A new book can take you anywhere in the world and in any time period. So where will The California Wife by Kristen Harnisch take the reader? Read on below to find out. I received my copy at no charge but as always my opinions are my own.
About the Book:
In the sweeping, poignant sequel to The Vintner’s Daughter, the Lemieux family’s ambition to establish an American winemaking dynasty takes Sara and Philippe from pastoral Napa to the Paris World’s Fair and into the colorful heart of early 20th-century San Francisco.
It is 1897, and Sara and Philippe Lemieux, newly married and full of hope for the future, are determined to make Eagle’s Run, their Napa vineyard, into a world-renowned winemaking operation. But the swift arrival of the 20th century brings a host of obstacles they never dreamed of: price wars and the twin threats of phylloxera and Prohibition endanger the success of their business, and the fiercely independent Sara is reluctant to leave the fields behind for the new and strange role of wife and mother.
An invitation to the World’s Fair in 1900 comes just in time to revive the vineyard’s prospects, and amid the jewel-colored wonders of Belle Époque Paris, Sara and Philippe’s passion is rekindled as well. But then family tragedy strikes, and, upon their return to California, a secret from Philippe’s past threatens to derail their hard-won happiness in one stroke.
Sara gains an ally when Marie Chevreau, her dear friend, arrives in San Francisco as the first female surgery student to be admitted to prestigious Cooper Medical College. Through Marie, Sara gets a glimpse of the glittering world of San Francisco’s high society, and she also forges friendships with local women’s rights advocates, inciting new tensions in her marriage. Philippe issues Sara an ultimatum: will she abandon the struggle for freedom to protect her family’s winemaking business, or will she ignore Philippe and campaign for a woman’s right to vote and earn a fair wage?
Fate has other plans in store in the spring of 1906, which brings with it a challenge unlike any other that the Lemieux family or their fellow Northern Californians have ever faced. Will the shadow of history overwhelm Sara and Philippe’s future, despite their love for each other? In The California Wife, Kristen Harnisch delivers a rich, romantic tale of wine, love, new beginnings, and a family’s determination to fight for what really matters―sure to captivate fans of The Vintner’s Daughter and new readers alike.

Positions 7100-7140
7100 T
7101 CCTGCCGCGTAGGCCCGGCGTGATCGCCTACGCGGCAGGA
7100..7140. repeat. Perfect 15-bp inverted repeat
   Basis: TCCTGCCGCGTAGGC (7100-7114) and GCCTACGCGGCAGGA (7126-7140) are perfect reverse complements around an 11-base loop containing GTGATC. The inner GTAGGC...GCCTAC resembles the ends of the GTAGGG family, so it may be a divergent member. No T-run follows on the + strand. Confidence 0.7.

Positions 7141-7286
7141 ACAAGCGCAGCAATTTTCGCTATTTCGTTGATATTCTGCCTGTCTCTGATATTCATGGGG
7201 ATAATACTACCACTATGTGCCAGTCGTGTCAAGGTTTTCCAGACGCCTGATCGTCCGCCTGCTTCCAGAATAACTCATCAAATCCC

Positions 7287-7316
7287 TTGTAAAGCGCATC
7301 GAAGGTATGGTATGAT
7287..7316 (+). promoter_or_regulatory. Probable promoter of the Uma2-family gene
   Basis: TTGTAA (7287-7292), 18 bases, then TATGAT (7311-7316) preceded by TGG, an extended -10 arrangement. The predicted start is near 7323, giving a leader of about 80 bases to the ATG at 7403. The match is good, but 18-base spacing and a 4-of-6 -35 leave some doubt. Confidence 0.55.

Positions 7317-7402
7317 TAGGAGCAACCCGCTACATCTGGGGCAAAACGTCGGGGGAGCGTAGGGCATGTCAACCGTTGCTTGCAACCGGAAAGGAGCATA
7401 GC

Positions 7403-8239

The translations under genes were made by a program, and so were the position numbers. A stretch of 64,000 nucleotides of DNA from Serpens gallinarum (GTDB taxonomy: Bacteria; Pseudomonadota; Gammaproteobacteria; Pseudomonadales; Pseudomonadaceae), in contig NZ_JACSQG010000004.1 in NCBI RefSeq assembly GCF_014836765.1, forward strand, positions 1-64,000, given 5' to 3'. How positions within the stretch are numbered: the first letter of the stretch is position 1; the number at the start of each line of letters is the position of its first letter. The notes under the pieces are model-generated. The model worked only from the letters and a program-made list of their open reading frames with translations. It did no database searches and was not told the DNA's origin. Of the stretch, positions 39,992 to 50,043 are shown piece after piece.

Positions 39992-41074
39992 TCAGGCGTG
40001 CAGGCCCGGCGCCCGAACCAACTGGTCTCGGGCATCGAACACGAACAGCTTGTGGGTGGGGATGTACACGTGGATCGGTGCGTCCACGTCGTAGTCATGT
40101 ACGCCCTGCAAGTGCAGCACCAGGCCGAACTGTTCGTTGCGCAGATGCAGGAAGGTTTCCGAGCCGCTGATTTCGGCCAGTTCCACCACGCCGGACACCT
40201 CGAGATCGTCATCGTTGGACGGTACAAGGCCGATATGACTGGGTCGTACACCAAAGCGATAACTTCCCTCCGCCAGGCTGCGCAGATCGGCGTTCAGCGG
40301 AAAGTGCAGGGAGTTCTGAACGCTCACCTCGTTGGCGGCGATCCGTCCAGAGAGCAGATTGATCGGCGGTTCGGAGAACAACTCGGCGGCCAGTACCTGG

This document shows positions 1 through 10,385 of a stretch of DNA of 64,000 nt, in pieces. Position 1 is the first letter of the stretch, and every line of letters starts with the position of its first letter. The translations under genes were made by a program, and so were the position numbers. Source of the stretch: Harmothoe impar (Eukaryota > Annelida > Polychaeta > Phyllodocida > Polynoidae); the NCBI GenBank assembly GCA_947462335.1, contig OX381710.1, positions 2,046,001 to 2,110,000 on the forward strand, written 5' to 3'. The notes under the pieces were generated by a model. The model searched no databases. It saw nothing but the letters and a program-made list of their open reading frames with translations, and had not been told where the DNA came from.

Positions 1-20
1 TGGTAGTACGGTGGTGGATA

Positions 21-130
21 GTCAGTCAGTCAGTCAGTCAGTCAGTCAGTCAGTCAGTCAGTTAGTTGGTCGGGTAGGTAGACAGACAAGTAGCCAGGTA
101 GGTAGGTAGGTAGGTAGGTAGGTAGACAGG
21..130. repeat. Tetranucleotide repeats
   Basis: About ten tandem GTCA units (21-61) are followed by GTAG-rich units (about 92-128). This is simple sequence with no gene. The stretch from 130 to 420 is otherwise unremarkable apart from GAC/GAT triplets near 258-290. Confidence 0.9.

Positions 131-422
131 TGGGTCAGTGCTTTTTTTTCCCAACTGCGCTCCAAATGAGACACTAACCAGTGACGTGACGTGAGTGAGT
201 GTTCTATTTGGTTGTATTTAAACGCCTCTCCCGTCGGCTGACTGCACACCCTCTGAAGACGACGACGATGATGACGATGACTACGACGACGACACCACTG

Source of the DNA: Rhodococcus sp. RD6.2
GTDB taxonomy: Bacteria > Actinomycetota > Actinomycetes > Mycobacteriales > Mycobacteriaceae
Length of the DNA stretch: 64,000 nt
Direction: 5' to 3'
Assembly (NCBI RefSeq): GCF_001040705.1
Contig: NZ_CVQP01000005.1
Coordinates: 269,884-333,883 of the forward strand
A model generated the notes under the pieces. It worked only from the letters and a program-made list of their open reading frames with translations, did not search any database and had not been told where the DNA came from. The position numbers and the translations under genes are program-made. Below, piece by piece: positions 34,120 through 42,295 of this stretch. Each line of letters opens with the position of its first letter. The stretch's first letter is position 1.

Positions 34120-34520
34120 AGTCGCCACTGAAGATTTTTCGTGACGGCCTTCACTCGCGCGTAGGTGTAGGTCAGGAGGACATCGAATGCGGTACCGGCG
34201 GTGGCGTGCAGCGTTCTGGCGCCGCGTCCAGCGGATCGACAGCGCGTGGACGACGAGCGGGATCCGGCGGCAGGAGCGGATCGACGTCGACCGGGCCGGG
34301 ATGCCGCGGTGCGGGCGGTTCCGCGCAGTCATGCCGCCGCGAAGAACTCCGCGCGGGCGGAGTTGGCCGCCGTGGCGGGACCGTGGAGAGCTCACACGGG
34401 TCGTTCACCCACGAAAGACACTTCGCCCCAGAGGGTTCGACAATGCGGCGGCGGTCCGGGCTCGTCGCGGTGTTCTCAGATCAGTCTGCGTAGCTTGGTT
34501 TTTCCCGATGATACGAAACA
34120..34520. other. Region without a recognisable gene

About the Author:
The California Wife picks up where The Vintner’s Daughter leaves off with Sara and Philippe having to move forward in the aftermath of the destruction of Sara’s home and vineyard in France and the knowledge that Philippe’s brother was a monster. I don’t want to spoil the plot of the first book in service the review of the second so I’ll be circumspect. Sara and Philippe head to California to make a go of Philippe’s vineyard with his promise to her that they will send money to replant in France. But all is not going smoothly there either as the prohibition movement is growing and other vintners are jealous of Philippe’s success.
Philippe and Sara set about making things work and trying to start a family and old friends move from New York to pursue further studies and re-connect with them. All seems to be going well until a disaster strikes the vineyard and an indiscretion from Philippe’s past threatens his marriage. It will take everything they have to recover from the effects of both of these issues.
The book is an excellent follow up to to the first chapter and it further develops the characters introduced in The Vintner’s Daughter. I will admit that I didn’t feel that the characters grew much in this book. They seemed to behave exactly the same and at times almost childishly in response to things happening – particularly Phillipe. But it’s a small complaint in the overall scheme of things. I am hoping for another installment in the lives of these characters as I’d like to see how they handle prohibition – we all know it’s coming. It will surely add another level of pressure as will the coming of WWI to the property in France.
This is a very good read and it will stand alone but I do suggest you read The Vintner’s Daughter first as it will add to a fuller understanding of the story lines. You won’t be disappointed.
Other Books About WWI:
The Vintner’s Daughter by Kristin Harnisch
Elusive Dawn by Gabrielle Wills
Under the Same Blue Sky by Pamela Schoenewaldt